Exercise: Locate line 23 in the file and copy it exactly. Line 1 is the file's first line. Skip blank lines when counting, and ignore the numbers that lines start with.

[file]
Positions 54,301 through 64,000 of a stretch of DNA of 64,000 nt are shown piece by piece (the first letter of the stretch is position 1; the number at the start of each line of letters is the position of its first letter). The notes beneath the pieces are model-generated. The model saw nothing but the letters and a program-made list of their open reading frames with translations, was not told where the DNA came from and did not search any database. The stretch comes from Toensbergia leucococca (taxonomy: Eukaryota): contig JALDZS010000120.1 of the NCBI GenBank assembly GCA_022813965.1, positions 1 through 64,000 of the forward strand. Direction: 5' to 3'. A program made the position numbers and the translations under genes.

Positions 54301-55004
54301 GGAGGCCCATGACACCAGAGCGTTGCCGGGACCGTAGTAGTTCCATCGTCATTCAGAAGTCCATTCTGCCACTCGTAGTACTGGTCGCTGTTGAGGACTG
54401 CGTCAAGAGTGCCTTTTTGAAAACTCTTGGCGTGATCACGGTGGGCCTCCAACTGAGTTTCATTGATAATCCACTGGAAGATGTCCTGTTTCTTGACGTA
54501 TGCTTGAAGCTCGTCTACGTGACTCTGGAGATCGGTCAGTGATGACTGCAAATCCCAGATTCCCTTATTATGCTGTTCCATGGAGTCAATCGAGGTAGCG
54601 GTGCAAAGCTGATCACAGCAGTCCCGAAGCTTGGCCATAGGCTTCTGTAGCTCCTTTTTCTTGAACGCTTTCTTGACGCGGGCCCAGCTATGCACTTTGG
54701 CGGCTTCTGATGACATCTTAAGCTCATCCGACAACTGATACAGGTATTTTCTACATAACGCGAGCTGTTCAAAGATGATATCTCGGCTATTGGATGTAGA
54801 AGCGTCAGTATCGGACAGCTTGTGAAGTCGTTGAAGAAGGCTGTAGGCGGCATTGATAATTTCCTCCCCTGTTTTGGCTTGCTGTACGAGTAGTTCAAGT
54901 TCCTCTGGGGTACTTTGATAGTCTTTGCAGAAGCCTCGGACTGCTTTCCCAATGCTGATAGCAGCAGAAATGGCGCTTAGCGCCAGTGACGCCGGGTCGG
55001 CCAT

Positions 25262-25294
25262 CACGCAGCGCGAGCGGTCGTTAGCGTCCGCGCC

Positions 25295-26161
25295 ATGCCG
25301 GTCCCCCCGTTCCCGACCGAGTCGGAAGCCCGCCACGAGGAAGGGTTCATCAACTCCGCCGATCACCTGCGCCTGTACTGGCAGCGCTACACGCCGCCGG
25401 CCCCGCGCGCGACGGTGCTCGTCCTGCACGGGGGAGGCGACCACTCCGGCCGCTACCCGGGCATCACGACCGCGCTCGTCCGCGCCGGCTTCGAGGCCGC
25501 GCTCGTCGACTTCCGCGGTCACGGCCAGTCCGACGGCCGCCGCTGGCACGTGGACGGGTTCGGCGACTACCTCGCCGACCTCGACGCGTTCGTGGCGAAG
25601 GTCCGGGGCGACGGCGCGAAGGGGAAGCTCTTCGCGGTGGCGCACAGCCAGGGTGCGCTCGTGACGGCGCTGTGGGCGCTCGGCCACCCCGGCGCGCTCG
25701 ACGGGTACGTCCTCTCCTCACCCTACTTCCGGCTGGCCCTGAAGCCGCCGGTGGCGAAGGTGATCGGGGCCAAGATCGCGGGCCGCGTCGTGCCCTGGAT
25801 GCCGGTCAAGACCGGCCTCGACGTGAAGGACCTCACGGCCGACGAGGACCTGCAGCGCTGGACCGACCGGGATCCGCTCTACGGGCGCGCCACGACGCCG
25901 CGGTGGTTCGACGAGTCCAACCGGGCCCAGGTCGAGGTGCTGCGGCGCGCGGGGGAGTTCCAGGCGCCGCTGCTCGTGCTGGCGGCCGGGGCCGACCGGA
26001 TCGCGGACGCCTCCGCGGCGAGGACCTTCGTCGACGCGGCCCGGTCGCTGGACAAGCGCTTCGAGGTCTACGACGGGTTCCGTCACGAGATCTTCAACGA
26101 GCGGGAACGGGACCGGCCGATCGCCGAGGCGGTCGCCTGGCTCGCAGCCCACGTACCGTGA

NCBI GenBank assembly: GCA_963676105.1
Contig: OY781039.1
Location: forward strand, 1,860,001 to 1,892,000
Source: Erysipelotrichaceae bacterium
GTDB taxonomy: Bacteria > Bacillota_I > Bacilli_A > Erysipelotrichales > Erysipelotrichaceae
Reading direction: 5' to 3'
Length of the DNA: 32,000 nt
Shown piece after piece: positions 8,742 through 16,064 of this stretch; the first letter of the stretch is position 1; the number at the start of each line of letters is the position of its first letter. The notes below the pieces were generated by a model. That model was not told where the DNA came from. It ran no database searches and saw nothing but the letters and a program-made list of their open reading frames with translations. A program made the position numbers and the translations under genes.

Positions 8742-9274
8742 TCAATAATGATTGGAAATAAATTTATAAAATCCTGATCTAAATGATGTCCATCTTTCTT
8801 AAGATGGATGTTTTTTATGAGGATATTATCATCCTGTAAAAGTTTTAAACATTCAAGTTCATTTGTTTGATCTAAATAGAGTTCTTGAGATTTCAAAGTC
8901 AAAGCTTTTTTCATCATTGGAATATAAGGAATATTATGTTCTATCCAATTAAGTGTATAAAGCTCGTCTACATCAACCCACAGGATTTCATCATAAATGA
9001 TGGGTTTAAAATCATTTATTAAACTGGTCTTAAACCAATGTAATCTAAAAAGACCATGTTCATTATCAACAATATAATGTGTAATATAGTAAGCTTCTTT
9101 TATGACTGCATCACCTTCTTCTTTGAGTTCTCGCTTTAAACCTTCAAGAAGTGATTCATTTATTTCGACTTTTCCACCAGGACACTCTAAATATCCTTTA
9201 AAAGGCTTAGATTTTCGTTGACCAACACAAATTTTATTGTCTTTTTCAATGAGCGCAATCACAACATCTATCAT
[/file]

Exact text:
26101 GCGGGAACGGGACCGGCCGATCGCCGAGGCGGTCGCCTGGCTCGCAGCCCACGTACCGTGA